I am so excited. (The Cubs better win the damn World Series.)
To celebrate, I'm posting a piece of fiction I wrote, in fun, to try and understand the perspective of Biff Tannen, who is up there with Gene Hackman's character in Unforgiven for no-holds-barred villainy. I hope you enjoy it.
Biff Tannen Has Had It with Your Manure-Slinging.
I'm an old man, you know. Nearly eighty. I deserve some respect. Only one time did I ever have anything handed to me, and even that happened in a whaddyacallit, an alternator timeline. The rest of it? 100% Biff.
They used to call me Tan-the-Man, back at Hill Valley High. I can still hear them, yelling it at wrestling matches. I'd have some creepo from the next town over in a headlock, I'd feel him struggling, and they'd all be chanting Tan-the-Man, Tan-the-Man. Could you hear them chanting Klein-the-Man? No. He'd be as useful in the ring as tits on a cow.
And I didn't borrow my wheels from some crazy wild-eyed scientist to take a hot little mama to the dance. I earned the money to buy that Ford. Earned it washing dishes on the weekends and picking beans in the summer. You'd be upset about three hundred bucks' damage, too, if you knew that money was coming from nights of washing my hands until they bled and whole days wasted in Salinas.
Even with all my disadvantages, I made a good life for myself. Auto detailing's a decent business. No one ever noticed, ever cared, that I got married and had a couple kids of my own. Junie wasn't quite a brunette, not such nice skin as Lorraine, but she wasn't bad. I always said that I hated to see her walk away, but I loved to watch her go. That was true every time but the last. I held her hand in a hospital room, like all the old men do in the movies. Butch and Mary Jane there with me. He runs a bar downstate – the girls there dance in bikinis instead of in the buff, so it's pretty upscale – and she does all right at the chicken plant. Assistant supervisor in the plucking room. She's always got little white bits of feathers in her hair, even when she's saying so-long to her mother. No one wanted to say anything about it. Maybe she doesn't even notice anymore when she looks in the mirror.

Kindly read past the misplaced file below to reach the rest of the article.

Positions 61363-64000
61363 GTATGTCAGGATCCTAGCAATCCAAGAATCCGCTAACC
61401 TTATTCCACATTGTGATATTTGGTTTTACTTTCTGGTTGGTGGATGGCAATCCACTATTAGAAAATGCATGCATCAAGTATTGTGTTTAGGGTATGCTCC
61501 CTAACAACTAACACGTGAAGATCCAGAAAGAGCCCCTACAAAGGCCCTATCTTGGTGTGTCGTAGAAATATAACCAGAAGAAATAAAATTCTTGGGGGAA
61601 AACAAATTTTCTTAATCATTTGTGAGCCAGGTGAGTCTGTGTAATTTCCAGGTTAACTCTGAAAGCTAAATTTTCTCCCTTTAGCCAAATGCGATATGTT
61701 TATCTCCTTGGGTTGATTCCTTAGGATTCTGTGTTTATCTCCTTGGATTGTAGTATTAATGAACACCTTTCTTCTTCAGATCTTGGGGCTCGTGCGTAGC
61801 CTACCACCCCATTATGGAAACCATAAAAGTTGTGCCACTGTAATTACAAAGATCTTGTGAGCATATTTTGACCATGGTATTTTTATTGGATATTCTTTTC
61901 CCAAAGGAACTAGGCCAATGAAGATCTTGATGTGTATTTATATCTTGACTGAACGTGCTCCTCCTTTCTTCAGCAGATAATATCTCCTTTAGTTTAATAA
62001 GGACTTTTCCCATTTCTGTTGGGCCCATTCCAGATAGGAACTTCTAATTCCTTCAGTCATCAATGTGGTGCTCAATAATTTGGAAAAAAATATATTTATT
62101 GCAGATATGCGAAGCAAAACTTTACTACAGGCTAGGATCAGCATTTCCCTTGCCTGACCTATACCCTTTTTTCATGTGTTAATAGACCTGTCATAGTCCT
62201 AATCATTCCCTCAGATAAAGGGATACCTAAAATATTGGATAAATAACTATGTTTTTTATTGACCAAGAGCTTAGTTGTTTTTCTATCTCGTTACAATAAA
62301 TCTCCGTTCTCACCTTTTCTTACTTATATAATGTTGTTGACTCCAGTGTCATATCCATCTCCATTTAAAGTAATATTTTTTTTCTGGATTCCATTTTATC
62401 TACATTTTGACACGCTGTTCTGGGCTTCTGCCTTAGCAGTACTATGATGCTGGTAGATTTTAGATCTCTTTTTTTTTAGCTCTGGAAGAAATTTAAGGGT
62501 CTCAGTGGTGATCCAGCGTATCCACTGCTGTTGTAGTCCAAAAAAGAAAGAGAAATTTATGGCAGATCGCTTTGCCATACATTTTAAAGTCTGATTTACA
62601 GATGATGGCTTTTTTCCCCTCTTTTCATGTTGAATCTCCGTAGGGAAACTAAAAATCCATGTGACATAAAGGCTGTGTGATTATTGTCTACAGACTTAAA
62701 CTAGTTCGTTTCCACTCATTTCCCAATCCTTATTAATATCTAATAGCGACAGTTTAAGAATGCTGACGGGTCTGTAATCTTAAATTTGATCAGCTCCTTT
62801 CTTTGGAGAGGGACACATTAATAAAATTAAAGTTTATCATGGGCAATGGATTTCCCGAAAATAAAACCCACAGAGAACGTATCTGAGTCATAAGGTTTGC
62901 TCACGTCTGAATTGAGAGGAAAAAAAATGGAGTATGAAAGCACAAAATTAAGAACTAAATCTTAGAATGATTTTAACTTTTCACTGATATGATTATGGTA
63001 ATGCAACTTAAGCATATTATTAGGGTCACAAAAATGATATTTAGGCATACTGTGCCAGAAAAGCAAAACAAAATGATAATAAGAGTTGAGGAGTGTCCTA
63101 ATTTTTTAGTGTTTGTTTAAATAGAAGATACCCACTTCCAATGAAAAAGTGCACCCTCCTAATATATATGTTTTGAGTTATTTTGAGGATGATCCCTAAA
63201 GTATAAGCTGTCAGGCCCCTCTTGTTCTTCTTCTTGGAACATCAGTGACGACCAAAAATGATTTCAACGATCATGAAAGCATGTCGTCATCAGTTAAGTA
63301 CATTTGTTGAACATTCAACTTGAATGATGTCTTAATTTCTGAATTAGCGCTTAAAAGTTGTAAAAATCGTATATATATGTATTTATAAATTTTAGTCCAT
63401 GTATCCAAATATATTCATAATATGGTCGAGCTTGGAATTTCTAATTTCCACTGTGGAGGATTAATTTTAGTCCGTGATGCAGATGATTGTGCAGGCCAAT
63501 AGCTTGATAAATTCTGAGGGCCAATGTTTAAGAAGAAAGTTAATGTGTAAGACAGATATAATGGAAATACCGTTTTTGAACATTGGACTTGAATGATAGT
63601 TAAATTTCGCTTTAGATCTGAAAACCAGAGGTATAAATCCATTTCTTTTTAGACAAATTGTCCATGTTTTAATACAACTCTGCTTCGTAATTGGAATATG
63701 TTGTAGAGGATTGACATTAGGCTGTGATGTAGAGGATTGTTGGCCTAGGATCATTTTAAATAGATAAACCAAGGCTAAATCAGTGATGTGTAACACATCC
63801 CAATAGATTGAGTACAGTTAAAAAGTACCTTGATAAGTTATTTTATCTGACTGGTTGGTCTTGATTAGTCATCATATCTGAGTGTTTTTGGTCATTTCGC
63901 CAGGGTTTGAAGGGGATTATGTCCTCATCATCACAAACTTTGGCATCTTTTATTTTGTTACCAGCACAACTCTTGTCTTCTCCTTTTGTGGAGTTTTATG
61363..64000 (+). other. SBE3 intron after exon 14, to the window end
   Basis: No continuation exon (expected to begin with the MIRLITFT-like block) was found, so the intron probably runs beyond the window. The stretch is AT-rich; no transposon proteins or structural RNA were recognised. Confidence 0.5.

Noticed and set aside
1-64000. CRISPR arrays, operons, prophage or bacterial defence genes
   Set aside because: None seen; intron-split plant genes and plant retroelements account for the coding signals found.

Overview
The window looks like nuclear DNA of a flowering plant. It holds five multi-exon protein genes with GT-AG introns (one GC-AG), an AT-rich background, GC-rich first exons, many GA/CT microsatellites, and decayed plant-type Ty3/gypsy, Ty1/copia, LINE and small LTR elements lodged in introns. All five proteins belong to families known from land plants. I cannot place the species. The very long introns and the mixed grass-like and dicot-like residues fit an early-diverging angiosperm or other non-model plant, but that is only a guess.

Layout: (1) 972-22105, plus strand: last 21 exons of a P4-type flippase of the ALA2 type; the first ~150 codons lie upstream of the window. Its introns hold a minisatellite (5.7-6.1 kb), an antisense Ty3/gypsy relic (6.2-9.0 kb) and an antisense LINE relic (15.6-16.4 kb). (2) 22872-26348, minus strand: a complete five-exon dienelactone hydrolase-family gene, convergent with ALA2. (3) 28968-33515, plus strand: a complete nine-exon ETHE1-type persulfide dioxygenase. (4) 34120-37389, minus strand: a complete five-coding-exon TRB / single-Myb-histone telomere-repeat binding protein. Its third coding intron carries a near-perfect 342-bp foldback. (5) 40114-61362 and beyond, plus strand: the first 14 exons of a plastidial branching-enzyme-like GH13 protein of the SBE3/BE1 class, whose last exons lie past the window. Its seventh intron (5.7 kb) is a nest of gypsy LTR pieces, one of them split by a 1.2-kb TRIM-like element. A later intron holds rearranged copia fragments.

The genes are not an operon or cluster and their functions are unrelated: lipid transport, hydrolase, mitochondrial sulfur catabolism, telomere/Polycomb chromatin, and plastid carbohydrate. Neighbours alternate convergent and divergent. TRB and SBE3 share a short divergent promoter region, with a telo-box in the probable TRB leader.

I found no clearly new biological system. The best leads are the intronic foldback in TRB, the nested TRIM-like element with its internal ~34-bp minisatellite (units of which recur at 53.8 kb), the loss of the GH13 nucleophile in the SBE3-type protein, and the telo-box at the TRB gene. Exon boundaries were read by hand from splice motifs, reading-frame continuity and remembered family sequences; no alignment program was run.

I just want some respect. I want you to understand what you saw. My Hill Valley was still a nice place to live. You mighta seen it at the wrong time, is all. The police thing was under control, with real arrests starting to happen again, and I was finally turning enough on the casino to put some of that money back into the town. In 1990 the place would've been a regular Las Vegas. Real classy, you know. But that's the way things always happened for me: every time my life started to go good, that little jerk in the life preserver showed up to ruin it. I get the perfect car, he covers it in shit. I get a decent office job where I'm in charge, he makes sure I do auto detailing instead. I get a book that tells the future, he steals it and covers me in shit again. I finally get rich, and he takes all that away from me.
You've got the wrong idea about me all around. Anybody with half a brain would take the opportunity I did with the DeLorean and the almanac. I gave myself the chance to marry the girl I love and give her a really nice life, anything she wanted. It's not my fault if that wasn't enough for her, if that nice life wasn't making her happy. Lorraine, she was never satisfied with anything. Remember? She was only happy this one certain way. Otherwise she was drinking, screwing up her kids' futures, no matter what year it was. And who's to say she was really happy with Mr. Butthead Author? She was barking up the wrong bush with him, if you ask me.
But there's no one willing to listen to my side of the story. The little jerk tells the only story anyone ever hears, and he makes mountains out of anthills. That night in the parking lot, for example, didn't happen the way everyone thinks. I'd explain, but you wouldn't believe me. Nobody wants to listen to an old man, even if he was Tan-the-Man once.
Yeah. Tan-the-Man. That's me. Everything I got, I worked for it. I cared about it. I didn't do nothing wrong, I didn't do nothing halfway. It's them, all the buttheads, and one in particular, who make me look like the bad guy. Hello? I want to say. Hello? Anybody home? Think. Think about the stories everyone tells. If it looks to you like it was all my fault, you've got the wrong end of the microscope.